Potholes and Plunge Pools: Erosional Landforms
Over the rocky beds of hill-streams more or less circular depressions called potholes to form because of stream erosion aided by the abrasion of rock fragments. Once a small and shallow depression forms, pebbles, and boulders get collected in those depressions and get rotated by flowing water and consequently the depressions grow in dimensions. Potholes are cylindrical holes drilled into the bed of a river that varies in depth & diameter from a few centimeters to several meters. They’re found in the upper course of a river where it has enough potential energy to erode vertically and its flow is turbulent.
In the upper course of a river, its load is large and mainly transported by traction along the river bed. When flowing water encounters bedload, it is forced over it and down cuts behind the bedload in swirling eddies currents. These currents erode the river’s bed and create small depressions in it.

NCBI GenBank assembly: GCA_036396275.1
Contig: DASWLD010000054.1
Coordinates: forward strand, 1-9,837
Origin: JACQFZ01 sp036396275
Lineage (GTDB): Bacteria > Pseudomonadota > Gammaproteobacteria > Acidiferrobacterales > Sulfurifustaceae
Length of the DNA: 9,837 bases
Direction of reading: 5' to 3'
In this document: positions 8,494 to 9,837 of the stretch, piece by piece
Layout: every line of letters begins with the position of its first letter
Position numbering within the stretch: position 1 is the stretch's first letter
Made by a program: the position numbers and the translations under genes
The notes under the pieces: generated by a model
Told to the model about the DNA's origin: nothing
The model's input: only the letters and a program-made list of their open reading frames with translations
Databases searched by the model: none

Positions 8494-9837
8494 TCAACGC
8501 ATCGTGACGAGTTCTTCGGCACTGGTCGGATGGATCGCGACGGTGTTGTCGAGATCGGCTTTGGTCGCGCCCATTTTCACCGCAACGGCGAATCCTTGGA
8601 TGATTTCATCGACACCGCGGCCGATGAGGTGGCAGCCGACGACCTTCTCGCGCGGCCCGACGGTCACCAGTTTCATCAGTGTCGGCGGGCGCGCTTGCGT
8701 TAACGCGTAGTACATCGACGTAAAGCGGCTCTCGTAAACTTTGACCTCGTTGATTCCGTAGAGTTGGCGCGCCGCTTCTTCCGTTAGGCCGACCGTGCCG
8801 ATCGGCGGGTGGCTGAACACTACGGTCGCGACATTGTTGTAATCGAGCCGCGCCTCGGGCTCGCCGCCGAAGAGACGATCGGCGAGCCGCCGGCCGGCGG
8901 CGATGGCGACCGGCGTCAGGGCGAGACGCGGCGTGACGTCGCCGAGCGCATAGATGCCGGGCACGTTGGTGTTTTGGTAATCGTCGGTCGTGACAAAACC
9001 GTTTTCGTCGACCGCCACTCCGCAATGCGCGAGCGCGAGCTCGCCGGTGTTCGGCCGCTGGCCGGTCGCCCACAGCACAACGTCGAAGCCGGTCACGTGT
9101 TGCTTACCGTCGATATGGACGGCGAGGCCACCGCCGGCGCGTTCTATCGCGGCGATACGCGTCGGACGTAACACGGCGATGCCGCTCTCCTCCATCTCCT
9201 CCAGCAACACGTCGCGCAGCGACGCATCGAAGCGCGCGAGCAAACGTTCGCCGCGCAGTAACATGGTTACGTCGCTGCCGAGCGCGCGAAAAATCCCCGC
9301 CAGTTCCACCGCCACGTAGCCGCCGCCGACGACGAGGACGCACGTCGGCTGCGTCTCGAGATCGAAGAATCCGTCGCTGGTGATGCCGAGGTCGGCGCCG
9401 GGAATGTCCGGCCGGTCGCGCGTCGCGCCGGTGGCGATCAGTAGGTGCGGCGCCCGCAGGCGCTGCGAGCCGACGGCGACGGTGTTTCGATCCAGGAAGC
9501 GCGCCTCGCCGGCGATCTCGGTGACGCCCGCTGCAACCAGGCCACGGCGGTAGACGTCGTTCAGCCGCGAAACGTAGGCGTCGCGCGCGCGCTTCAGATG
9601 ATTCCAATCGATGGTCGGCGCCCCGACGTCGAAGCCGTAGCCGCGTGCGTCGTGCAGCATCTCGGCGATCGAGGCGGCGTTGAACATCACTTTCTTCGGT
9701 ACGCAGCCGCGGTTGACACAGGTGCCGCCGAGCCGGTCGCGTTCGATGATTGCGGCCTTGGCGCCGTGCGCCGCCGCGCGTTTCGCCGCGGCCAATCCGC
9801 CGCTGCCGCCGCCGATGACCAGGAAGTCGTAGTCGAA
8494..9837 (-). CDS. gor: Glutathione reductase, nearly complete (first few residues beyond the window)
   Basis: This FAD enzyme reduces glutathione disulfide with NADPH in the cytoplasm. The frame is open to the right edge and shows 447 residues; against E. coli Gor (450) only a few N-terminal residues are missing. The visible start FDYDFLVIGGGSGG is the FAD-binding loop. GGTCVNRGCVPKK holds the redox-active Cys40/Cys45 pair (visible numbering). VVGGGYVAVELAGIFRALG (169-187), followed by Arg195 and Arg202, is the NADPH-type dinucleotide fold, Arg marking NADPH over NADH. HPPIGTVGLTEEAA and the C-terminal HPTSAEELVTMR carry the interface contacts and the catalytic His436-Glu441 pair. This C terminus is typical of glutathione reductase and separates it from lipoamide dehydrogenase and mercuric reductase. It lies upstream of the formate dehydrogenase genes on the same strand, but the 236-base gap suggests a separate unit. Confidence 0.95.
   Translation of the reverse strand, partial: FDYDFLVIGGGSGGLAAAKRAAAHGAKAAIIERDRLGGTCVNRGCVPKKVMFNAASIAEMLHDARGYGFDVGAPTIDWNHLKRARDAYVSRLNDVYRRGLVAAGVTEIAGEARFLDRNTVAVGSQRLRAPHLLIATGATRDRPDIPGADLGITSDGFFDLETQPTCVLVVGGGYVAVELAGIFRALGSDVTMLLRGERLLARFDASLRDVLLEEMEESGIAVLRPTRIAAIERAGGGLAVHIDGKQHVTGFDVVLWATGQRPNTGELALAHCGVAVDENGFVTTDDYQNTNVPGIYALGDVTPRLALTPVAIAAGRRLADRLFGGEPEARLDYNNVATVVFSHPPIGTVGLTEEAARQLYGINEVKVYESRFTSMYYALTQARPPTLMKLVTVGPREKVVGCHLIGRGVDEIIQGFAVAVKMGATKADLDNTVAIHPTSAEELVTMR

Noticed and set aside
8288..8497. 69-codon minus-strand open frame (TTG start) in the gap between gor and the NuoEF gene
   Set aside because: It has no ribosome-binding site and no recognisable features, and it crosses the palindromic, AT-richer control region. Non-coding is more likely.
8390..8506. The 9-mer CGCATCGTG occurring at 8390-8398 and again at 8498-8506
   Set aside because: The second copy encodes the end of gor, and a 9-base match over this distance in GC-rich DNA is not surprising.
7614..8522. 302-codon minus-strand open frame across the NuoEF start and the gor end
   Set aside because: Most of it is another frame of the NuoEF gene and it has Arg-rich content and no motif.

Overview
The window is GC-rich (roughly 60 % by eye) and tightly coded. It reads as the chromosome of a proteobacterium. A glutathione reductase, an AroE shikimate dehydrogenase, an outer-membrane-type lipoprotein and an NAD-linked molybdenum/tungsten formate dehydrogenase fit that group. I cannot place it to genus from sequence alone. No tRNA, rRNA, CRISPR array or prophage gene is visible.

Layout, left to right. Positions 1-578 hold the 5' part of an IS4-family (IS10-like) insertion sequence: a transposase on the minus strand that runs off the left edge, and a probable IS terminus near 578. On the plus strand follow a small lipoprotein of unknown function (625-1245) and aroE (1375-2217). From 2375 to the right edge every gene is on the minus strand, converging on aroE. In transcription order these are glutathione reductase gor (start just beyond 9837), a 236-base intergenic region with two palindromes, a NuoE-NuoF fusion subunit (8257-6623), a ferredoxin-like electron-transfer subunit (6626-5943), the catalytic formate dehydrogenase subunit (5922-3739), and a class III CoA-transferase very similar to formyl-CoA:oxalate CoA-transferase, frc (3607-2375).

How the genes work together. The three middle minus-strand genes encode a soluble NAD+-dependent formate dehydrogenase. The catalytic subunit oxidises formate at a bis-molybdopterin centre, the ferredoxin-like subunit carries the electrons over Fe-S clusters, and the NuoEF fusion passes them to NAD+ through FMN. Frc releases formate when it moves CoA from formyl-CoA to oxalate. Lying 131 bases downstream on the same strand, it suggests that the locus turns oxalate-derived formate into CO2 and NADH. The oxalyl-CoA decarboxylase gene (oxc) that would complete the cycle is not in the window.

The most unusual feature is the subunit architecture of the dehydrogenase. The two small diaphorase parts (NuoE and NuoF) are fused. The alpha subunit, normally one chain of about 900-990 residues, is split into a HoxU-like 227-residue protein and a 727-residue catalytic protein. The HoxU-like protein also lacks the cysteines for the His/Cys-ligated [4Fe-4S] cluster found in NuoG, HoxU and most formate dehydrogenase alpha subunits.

A series of such depressions eventually join and the stream valley gets deepened. At the foot of waterfalls also, large potholes, quite deep and wide, form because of the sheer impact of water and rotation of boulders. The overland flow causes sheet erosion and depending upon the irregularities of the land surface, the overland flow may concentrate on narrow to wide paths. Such large and deep holes at the base of waterfalls are called plunge pools. The rapidly moving water then moves to the softer layer below and begins to wear away or erode that softer layer, creating a plunge pool. These pools also help in the deepening of valleys. Once a valley is formed, it later develops into a stream or river. During the sheet erosion, minor or major quantities of materials from the surface of the land are removed in the direction of flow and gradual small and narrow rills will form. Waterfalls are also transitory like any other landform and will recede gradually and bring the floor of the valley above waterfalls to the level below.